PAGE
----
Yes, you create your destiny with your own perception on life. The epiphany you had during the Nelly Furtado concert changed your attitude, and clearly changed your destiny from that point forward.
Okay, so now you’re in Toronto! How did you make the transition between small town Ottawa and the comparatively large city of Toronto? How did you make this place home?
When I came here, I left everything I knew, and I knew I had nothing but my job. I came here and thank God for the cast of Degrassi. To this day, I have never had any issues with anyone on set because we are all really close on and off set. When I moved to Toronto, they were my family, they were my friends. It was there that I did my school and where I had my job.
And like most careers, learning and honing your skills is a prerequisite to getting the grounding you need in order to be taken seriously — at least until you have a portfolio of work as your anchor. What did you do in this regard to hone your skills in acting?
I never really took a long-term acting program. I took one of those on-camera courses where you learn what to do when you go for an audition. I came to Toronto with this new job, not knowing anything, and the ﬁrst year of acting in Degrassi for me, was my acting course. I watched my performance and that of others on the ﬁrst season. I believe the best learning comes from doing and I must be right, because of the overwhelming positive feedback I get from both the team on set and from our viewers.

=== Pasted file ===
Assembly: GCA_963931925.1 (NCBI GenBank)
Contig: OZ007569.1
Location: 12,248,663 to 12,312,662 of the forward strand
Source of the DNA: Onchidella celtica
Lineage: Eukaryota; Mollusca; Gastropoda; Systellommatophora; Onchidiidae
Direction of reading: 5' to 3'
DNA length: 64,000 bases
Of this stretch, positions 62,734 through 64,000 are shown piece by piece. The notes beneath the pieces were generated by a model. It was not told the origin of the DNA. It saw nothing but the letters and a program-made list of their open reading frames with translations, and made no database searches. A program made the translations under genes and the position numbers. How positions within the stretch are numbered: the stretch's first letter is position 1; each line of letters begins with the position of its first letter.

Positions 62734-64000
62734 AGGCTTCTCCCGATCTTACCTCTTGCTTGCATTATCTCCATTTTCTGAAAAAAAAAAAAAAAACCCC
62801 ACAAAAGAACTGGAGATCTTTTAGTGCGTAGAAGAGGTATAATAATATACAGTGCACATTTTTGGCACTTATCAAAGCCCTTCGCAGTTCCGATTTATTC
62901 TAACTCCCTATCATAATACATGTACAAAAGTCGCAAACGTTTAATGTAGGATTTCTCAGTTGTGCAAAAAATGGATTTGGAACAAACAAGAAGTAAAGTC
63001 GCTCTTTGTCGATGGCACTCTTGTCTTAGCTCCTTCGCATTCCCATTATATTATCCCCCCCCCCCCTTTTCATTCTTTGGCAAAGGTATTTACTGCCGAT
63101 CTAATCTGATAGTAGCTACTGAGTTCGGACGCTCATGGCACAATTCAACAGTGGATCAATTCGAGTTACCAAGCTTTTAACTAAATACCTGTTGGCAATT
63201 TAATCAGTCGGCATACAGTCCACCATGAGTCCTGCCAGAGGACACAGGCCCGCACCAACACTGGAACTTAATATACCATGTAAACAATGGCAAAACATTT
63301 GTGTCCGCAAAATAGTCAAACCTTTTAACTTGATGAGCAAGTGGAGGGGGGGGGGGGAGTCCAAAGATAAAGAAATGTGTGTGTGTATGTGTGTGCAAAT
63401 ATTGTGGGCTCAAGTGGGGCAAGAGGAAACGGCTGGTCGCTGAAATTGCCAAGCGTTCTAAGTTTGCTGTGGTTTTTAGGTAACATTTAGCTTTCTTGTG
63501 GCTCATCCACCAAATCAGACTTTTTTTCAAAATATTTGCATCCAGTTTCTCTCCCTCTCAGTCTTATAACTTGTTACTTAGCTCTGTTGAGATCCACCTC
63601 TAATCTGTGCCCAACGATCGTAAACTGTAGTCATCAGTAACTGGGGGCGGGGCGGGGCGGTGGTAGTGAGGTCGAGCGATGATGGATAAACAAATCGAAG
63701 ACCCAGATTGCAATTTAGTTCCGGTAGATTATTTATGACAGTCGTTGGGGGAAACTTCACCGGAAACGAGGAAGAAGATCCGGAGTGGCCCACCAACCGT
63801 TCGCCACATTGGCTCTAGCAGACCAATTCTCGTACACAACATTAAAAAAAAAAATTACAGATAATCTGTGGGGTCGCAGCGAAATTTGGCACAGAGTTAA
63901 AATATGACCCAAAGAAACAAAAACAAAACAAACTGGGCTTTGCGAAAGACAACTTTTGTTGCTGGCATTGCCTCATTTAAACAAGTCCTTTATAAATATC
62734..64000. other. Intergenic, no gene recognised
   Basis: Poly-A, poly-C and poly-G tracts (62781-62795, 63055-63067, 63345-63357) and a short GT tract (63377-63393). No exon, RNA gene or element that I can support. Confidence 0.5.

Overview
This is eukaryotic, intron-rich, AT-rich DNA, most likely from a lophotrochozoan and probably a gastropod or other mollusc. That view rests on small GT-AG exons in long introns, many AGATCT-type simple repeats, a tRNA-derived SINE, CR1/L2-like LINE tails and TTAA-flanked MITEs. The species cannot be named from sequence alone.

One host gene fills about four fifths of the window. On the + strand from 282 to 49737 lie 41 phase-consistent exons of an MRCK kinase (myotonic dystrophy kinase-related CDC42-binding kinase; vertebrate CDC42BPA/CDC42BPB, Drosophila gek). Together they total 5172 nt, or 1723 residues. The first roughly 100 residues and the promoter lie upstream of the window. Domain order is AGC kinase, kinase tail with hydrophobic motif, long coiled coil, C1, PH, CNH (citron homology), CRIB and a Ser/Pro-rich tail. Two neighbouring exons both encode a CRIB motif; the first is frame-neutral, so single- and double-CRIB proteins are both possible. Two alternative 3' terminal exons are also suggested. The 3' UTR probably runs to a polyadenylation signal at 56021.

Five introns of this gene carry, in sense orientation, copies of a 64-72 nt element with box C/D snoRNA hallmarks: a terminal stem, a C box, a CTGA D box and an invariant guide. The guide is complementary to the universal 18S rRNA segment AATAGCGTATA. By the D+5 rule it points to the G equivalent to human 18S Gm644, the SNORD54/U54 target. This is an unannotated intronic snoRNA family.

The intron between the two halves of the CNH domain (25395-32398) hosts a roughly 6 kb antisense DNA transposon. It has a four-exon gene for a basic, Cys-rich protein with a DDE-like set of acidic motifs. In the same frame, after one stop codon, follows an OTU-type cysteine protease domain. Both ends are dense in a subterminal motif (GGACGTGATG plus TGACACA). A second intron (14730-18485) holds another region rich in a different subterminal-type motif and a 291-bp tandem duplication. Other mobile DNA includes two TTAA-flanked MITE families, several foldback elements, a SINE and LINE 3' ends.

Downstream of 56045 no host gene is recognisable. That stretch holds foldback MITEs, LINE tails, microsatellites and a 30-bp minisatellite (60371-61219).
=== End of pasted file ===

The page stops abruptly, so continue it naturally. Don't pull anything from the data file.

Let’s rewind a bit to when you got your roles for Degrassi: The Next Generation and How To Be Indie. When there is a plethora of aspiring actors who have spent years going to acting school and more years still on the audition circuit, why do you think you were able to get these two incredibly successful syndicated TV show roles? Do you attribute it to your attitude, the fact that you were at the right place at the right time or a combination of both?
Deﬁnitely a combination of both. With Degrassi, there was already an established male character and they were looking for someone to play his sister, so it was a race-call. I didn’t have any experience walking on set but the male character and I looked alike and we had good chemistry, coupled with the fact that I walked into the audition with the attitude that I already had the role.